Understanding factors that enhance or diminish performance levels of individuals is instrumental for achieving individual (low level) and organisational (high level) goals. In this study, the effect of social network structure, position, ties and information and communication technologies (ICT) use on performance attitudes of knowledge intensive workers in dispersed occupational communities is investigated.
Based on social network theories of strength of weak ties and structural holes, and the social influence model of technology use, a theoretical framework is developed. In conjunction with qualitative interviews conducted with subject matter experts, the framework is used to further develop and refine a valid and reliable survey instrument. Secondly, network measures of degree centrality, density, structural holes (constraint and efficiency), tie strength and tie diversity are applied for exploring the association with ICT use and performance from a sample of 110 rural general practitioners.
Empirical results suggest that network structure, position and ties of knowledge workers play a crucial role in individual performance and ICT use. In particular, degree centrality and task-level ICT use was found to be positively associated with performance while ego-network constraint was found to be negatively correlated with performance. In terms of ICT use, functional diversity and degree centrality were positively associated with task-level ICT use whereas ego-network efficiency was found to be negatively correlated with ICT use at the communication-structure level. Among the variables that showed significance, degree centrality best explained overall variance for performance, and functional diversity best explained overall variance for task-level ICT use, although professional accreditations remains a potent indicator also.
The results from this study resonate with findings from past literature and extend traditional theory of social networks and performance within the micro level to include geographically dispersed individuals involved in knowledge intensive work. For individuals in such non-competitive settings, traditional network theories such as structural holes theory still apply. However, a key finding is that network structure is a much more potent predictor of performance although network position is important. The second key finding addresses a major gap in the literature concerning understanding social processes that influence ICT use. As the technology acceptance and the social influence models lack empirical evidence from a social networks perspective, this research shows that rather than the strength of ties which functions as a conduit of novel ideas and information, it is the functional tie diversity within individual professionals networks that increase ICT use at the task-level.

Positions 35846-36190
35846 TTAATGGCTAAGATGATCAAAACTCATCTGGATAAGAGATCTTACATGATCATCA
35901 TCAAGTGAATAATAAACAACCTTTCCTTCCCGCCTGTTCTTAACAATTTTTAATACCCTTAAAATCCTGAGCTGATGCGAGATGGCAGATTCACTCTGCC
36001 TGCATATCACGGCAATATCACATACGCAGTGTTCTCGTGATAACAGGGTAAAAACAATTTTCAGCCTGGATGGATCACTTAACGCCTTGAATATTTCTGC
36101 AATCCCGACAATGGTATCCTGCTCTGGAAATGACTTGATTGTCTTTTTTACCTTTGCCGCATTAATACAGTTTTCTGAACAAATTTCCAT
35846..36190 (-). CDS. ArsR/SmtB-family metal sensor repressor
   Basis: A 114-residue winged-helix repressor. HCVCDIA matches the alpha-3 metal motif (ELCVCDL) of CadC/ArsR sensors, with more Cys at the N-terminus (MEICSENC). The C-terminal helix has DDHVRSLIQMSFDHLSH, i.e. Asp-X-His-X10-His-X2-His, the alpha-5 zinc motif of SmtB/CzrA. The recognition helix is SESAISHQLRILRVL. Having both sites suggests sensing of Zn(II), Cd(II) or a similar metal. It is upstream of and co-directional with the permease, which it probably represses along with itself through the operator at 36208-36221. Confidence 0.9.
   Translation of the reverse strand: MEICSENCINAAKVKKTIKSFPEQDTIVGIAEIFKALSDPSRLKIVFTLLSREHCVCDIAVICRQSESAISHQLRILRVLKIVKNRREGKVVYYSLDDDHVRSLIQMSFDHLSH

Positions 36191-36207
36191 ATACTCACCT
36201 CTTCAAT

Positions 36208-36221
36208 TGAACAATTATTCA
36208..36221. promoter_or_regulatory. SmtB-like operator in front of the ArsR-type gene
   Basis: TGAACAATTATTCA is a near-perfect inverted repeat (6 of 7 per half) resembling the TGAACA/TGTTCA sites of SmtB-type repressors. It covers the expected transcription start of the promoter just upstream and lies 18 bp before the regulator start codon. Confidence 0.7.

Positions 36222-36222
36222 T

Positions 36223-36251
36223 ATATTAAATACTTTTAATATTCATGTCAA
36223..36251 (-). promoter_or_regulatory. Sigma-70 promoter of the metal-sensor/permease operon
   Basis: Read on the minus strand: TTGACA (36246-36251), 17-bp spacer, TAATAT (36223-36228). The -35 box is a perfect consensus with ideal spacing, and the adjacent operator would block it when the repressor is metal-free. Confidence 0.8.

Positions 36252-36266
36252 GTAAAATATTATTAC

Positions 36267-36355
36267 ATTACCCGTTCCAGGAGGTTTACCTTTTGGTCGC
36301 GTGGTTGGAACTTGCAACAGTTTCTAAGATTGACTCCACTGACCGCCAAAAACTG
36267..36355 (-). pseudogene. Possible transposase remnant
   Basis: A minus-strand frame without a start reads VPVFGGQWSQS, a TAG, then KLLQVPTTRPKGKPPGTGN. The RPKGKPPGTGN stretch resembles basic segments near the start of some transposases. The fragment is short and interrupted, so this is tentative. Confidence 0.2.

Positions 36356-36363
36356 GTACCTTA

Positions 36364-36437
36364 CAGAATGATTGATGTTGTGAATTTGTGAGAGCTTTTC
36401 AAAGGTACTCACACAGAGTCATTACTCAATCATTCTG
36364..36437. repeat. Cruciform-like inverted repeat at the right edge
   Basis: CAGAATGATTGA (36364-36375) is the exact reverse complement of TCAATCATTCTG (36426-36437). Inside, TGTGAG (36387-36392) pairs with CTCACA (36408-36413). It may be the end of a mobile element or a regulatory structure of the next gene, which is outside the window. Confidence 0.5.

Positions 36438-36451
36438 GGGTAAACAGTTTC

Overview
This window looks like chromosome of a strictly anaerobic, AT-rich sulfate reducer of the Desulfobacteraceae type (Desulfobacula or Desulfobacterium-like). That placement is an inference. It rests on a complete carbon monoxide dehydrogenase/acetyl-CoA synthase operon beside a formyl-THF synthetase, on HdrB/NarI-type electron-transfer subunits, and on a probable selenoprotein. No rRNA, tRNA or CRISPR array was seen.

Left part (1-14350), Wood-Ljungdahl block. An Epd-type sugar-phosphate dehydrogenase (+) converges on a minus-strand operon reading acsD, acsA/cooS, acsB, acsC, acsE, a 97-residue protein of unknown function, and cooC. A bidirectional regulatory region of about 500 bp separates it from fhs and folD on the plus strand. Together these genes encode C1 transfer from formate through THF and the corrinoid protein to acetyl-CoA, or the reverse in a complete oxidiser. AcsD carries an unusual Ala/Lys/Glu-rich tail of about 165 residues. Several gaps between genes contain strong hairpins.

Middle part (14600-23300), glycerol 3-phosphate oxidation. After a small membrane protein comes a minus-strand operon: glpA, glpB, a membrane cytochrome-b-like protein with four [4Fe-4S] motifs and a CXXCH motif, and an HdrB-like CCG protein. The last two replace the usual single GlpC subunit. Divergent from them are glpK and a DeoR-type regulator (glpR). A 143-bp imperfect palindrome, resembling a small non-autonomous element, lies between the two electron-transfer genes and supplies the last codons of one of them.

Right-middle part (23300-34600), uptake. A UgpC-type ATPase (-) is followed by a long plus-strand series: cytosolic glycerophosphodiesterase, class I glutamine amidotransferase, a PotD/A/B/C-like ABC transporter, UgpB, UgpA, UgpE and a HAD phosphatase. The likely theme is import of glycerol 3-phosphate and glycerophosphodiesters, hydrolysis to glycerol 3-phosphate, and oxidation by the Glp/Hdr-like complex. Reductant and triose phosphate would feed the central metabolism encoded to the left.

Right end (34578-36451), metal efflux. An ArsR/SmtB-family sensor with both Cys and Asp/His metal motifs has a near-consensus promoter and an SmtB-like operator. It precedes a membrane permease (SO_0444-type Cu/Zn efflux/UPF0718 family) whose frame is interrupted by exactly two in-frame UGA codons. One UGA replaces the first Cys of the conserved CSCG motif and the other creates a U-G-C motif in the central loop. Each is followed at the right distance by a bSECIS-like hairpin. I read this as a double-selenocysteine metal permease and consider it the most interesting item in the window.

Methodologically, the study contributes towards a triangulation approach that utilises both qualitative and quantitative methods for operationalising the study. The quantitative method includes a non-traditional “networks” method of data collection and analysis to serve as a fine complement to traditional research methods in behavioural studies. The outcome is a valid and reliable survey instrument that allows collection of both individual attribute and social network data. The instrument is theoretically driven, practically feasible to implement, time-efficient and easily replicable for other similar studies.
At the domain level, key findings from this study contradict previous literature which suggests that professionals in occupational communities such as general practitioners decline in performance as they age. In fact, findings from this study suggest that age and experience do not affect for performance; rather, there is a negative relationship between experience and task-level ICT use, and that task-level ICT use is positively associated with performance in terms of attitudes to interpersonal care. Furthermore, degree centrality is also positively associated with professional accreditations, such as fellowship of the Royal Australian College of General Practitioners, which is conducive to performance in terms of attitudes to interpersonal and technical care. The contextual implication from the quantitative and qualitative evidence of this study is that while contemplating strategies for optimising ICT use or for improving attitudes to quality of care at the technical and interpersonal level, the importance of social structure, position and relations in the practitioner’s professional network needs to be considered carefully as part of the overall individual and organisation-level goals.